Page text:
By Wendy Lee
San Francisco Chronicle.
When Marissa Mayer took over as CEO of Yahoo, she went on an acquisition spree, spending more than $2.3 billion for some 50 startups meant to infuse her struggling company with promising technology and fresh talent.
It was a bold leap, one that was applauded by some in Silicon Valley. But three years later, analysts are skeptical about where Yahoo has landed. The Sunnyvale tech giant hasn’t made a compelling case for why the acquisitions will entice advertisers to invest more marketing dollars in Yahoo. And recently, the company’s troubles have deepened. Its stock price has declined from a year ago, there’s been an exodus of senior executives and its U.S. digital ad revenues haven’t budged since 2012.
“The core business results have been awful,” said Shyam Patil, a senior Internet analyst with Susquehanna Financial Group. “If these acquisitions were supposed to turn around the core business, they haven’t worked yet.”
By acquiring all those companies, Yahoo also acquired roughly 100 company founders and CEOs as employees — potential visionaries whose technology and ideas could infuse the company with new energy. Chronicle research shows that at least 27 of them have already left. And while the acquisitions haven’t produced big financial gains in the short term, Yahoo’s management team believes its business strategy is a long-term one. In other words, as the clock ticks on Yahoo’s turnaround, the startups and their leaders might still give the company a fighting chance.
A ‘deserted island’
When Mayer joined Yahoo, morale was low and recruiting talented engineers was tough. Yahoo was far from their first choice.
“Yahoo basically became a deserted island and there was no way to get talent into that company in a regular way,” said Venky Ganesan, a managing director with Menlo Ventures. His venture firm invested in Flurry, which was acquired by Yahoo last year. “Nobody wants to show up in the place that has nobody there.”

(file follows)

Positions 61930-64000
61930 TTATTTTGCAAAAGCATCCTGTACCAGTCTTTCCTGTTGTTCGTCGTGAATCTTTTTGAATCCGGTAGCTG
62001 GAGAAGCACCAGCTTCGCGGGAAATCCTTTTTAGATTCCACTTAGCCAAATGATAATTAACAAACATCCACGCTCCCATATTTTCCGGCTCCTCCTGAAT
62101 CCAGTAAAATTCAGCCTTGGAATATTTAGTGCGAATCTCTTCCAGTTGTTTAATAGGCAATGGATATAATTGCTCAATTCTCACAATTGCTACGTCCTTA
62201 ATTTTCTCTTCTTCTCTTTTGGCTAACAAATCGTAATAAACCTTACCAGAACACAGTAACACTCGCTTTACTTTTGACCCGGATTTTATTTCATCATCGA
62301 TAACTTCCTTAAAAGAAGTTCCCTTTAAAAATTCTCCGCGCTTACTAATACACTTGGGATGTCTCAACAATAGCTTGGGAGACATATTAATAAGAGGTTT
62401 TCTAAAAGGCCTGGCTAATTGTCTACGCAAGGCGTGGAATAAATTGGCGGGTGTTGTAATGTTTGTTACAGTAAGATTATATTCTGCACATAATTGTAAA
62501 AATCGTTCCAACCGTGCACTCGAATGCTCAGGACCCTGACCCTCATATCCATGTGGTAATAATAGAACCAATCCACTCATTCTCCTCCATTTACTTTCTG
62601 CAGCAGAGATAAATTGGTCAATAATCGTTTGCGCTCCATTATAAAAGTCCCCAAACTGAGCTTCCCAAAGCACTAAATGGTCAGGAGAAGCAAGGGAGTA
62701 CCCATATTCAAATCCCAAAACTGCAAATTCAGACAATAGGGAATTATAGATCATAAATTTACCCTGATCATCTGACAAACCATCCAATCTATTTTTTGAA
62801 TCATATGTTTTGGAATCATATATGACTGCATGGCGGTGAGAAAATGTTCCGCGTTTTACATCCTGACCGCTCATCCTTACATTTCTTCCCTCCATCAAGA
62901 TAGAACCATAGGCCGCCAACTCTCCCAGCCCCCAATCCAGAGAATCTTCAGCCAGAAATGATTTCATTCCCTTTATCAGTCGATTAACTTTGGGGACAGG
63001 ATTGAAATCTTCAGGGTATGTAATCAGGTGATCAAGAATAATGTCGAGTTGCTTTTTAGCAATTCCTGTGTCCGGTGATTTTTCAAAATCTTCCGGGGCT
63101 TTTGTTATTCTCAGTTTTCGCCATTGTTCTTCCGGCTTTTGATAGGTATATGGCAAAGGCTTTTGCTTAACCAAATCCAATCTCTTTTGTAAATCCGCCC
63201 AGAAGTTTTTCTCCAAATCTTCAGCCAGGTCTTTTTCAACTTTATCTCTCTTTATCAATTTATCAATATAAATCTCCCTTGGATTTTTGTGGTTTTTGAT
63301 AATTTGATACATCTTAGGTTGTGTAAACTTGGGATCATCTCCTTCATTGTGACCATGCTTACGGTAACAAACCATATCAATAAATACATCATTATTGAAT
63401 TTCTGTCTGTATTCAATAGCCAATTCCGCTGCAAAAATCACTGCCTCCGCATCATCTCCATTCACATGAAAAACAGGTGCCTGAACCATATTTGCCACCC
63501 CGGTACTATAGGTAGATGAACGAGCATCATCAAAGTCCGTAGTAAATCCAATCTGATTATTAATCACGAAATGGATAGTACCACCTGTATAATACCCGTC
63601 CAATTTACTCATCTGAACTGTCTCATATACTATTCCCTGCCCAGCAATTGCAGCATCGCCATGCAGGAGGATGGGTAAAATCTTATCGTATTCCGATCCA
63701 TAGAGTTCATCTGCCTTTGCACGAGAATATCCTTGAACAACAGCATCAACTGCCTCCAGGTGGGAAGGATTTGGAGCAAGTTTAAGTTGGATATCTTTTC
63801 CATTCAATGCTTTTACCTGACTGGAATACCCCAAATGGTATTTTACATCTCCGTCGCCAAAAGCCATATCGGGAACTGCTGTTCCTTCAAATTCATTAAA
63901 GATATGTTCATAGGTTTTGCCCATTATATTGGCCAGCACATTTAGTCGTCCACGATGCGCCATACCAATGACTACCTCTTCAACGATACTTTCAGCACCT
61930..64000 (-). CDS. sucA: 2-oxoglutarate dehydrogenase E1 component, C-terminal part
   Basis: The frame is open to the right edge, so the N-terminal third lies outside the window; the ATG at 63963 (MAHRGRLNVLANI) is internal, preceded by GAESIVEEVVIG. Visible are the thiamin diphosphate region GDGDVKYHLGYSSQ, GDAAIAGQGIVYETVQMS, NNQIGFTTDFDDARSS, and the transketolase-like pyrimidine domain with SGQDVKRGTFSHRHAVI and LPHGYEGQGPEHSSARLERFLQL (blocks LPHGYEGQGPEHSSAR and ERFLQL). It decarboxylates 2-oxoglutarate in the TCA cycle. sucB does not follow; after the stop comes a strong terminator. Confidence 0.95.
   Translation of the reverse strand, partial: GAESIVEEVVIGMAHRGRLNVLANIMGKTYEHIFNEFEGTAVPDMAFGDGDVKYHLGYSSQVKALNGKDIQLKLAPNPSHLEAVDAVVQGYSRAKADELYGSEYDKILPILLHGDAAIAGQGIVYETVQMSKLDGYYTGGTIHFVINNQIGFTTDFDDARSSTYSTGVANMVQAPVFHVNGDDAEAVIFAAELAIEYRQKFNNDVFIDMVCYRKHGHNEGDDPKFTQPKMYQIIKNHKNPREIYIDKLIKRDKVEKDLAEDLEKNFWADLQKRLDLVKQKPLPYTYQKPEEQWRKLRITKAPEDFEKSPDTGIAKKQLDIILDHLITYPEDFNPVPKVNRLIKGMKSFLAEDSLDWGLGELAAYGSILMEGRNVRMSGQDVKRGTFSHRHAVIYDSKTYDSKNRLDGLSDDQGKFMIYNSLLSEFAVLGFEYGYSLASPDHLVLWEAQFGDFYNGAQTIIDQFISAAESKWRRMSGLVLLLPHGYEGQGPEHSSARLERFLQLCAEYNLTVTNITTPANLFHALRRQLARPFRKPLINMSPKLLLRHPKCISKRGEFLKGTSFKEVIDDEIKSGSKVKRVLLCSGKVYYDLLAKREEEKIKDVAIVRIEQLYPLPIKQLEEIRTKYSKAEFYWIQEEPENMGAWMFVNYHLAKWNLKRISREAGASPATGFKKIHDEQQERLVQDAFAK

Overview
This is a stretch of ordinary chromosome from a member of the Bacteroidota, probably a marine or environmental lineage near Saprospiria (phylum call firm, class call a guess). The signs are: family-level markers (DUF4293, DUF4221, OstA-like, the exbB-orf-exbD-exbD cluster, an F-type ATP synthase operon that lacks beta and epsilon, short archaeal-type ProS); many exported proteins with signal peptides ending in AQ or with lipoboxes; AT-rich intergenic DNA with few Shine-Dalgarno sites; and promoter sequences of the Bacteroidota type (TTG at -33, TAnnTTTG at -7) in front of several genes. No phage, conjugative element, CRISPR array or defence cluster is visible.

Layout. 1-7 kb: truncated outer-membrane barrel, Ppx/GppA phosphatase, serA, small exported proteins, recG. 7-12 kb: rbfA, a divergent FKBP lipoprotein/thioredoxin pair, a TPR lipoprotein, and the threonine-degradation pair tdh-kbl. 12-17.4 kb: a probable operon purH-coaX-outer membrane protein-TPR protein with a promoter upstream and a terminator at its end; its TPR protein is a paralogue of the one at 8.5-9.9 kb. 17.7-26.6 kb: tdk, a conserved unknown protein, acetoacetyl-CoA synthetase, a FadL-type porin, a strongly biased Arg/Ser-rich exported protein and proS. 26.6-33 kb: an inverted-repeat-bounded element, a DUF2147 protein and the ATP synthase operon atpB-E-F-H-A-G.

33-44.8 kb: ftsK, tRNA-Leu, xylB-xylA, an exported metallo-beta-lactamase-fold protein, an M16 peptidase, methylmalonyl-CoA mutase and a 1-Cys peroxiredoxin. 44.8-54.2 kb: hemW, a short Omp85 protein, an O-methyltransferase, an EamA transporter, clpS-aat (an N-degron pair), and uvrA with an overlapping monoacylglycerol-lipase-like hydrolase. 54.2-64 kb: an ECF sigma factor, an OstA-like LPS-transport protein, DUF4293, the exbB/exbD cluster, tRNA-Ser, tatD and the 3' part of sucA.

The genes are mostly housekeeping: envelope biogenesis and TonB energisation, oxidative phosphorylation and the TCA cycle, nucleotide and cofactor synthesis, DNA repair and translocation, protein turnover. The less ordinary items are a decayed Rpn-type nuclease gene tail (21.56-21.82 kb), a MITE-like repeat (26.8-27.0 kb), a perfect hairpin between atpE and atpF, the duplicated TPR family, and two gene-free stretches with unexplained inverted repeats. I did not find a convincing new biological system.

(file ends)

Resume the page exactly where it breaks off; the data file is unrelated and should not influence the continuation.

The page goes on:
So Yahoo embarked on a mission to hire people through acquisitions, which Mayer said was necessary to grow a staff large enough to push the company forward in mobile, video, social and native advertising. These categories, relatively non-existent prior to Mayer’s mobile efforts, have now grown to $422 million in the third quarter, roughly one third of Yahoo’s overall revenue.
For example, engineers at app developer Hitpost Inc. probably wouldn’t have worked for Yahoo if it weren’t for the acquisition in 2013, said Courtland Alves, who led the startup through the sale and worked for Yahoo as a product and engineering manager until he was laid off in March.
“If you’re a talented engineer you have your choice of a job and generally you are going to go to a company with a lot of excitement … whether correctly or incorrectly, I don’t think Yahoo has that sort of reputation,” Alves said. He estimates seven Hitpost workers joined Yahoo after the acquisition and now, only two remain there.
Yahoo’s acquisition of Hitpost was a win for Alves’ company, he said, because the product “didn’t have the traction that we were looking for.”
CEOs stay on
To be sure, the majority of founders and CEOs brought in through acquisitions have stayed at Yahoo. But some analysts believe acquiring employees by buying companies isn’t the best strategy, since those people bail after short-term attempts to retain them run out. After an acquisition, a company like Yahoo might offer bonuses or vested stock in exchange for years of commitment with the company, analysts said.
“The end result is typically acquisitions are done to gain technology and products. They should never be done to just get people,” said Rob Enderle, with advisory services firm Enderle Group. “The ability to retain them is pretty poor.”
Some of Yahoo’s acquisitions have brought new or revamped products into the company, such as Yahoo News Digest, which summarizes news, the Aviate app to organizes a smartphone’s home screen and the Livetext app — texting and video with no sound.
Entrepreneur Jerry Shen, the founder and only employee at Bignoggins Productions, was acquired for an undisclosed sum in 2013.